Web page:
During the first global lockdown Capita Consulting & Wired magazine gathered a group of business leaders across a broad spectrum of industries together: from law, hospitality and the tech sector through to finance, retail and private equity. It was an attempt to find out how different sectors were adapting to a COVID economy and what businesses had to do in order to survive.
Two overarching themes emerged: (1) meeting the velocity of change, and (2) humanising business. After a second year into the pandemic, these two themes are crystalising into a very clear message to all businesses – especially corporate companies – that the “future of work” has been brought forward and that impact has to be dealt with urgently. We simply are not going back to the way things were pre-pandemic. Too much has changed, and the change has been irrevocable.
The Life Audit
In the past 22 months, continued lockdowns, anticipatory grief and the tragic loss of loved ones has forced us all into deep introspection. The decoupling of “work” and “place of work” simply threw another layer onto what can only be described as a mass existential crisis.
Trends like, “semigration” and the global Great Resignation, confirmed that people have been re-evaluating their lifestyles and life goals. The ripple effect of these life audits cannot be underestimated for businesses, specifically in terms of their workforce whose priorities have changed.
The Hybrid Future
Many companies have already announced that they will embark on some form of a hybrid model. 9 out of 10 industry executives told McKinsey that their organisations will be combining remote and onsite working. However, 68% of those companies have no detailed plan as to how they’ll actually implement it.
It’s not as simple as just recalling your workforce back into the office. Over the last few months many companies internationally have tried to return to the office only to have an outbreak of COVID in the office or another wave of infections forcing countries or cities back into lockdown.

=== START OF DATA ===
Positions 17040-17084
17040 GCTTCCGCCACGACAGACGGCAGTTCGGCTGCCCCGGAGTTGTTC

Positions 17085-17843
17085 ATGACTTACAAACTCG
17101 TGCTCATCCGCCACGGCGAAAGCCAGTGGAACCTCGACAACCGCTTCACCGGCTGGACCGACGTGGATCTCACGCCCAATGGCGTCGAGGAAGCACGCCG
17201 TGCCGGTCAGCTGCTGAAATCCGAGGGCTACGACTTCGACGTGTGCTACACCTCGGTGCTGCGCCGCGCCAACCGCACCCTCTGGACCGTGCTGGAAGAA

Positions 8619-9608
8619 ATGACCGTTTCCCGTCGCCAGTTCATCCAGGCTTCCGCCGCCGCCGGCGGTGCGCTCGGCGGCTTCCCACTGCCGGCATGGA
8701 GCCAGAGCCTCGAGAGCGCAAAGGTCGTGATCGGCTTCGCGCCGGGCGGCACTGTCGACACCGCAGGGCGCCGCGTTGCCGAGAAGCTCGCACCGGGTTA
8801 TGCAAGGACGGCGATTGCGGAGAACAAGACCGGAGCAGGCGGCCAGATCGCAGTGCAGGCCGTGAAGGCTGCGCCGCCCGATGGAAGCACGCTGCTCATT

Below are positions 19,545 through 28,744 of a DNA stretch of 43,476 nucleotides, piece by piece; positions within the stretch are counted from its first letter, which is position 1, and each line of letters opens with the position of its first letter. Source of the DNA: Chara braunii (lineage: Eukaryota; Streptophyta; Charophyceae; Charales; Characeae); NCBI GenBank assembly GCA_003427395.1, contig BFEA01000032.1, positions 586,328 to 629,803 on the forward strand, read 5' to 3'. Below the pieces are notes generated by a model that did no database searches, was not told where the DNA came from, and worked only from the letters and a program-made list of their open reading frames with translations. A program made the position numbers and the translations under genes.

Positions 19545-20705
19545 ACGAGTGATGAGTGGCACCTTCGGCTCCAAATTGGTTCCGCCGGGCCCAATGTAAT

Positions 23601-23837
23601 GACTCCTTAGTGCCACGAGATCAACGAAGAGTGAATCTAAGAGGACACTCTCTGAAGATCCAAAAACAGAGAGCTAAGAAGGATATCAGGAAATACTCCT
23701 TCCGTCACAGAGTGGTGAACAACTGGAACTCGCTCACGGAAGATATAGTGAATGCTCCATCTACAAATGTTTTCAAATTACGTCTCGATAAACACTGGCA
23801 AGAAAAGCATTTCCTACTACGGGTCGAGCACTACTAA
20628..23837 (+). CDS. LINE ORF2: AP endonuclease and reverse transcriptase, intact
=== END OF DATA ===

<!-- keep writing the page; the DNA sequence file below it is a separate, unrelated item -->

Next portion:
Offices need to adhere to strict safety protocols and that could mean retrofitting contactless mechanisms or even an entire overhaul of the air-conditioning system.
Meeting rooms now require new tech, specifically multiple video screens – at eye level – to accommodate hybrid meetings, including a rethink of audio placements.
These physical and technical considerations need to be in place before companies can even start to plan how their workforce will be staggered – and the different computations are endless and complex.
The danger of not planning these steps is the emergence of a ‘two speed organisation’: a disjointed workforce who fail to connect and collaborate.
A New Company Culture
Work/life balance has been the workforce mantra for many years, but now the shift is to work/life flexibility. Gartner, the global research and advisory company, recently said that organisations should consider moving from a “location-centric” culture to a “human-centered” culture. The solution lies in creating purpose, and this is particularly challenging with a hybrid workforce.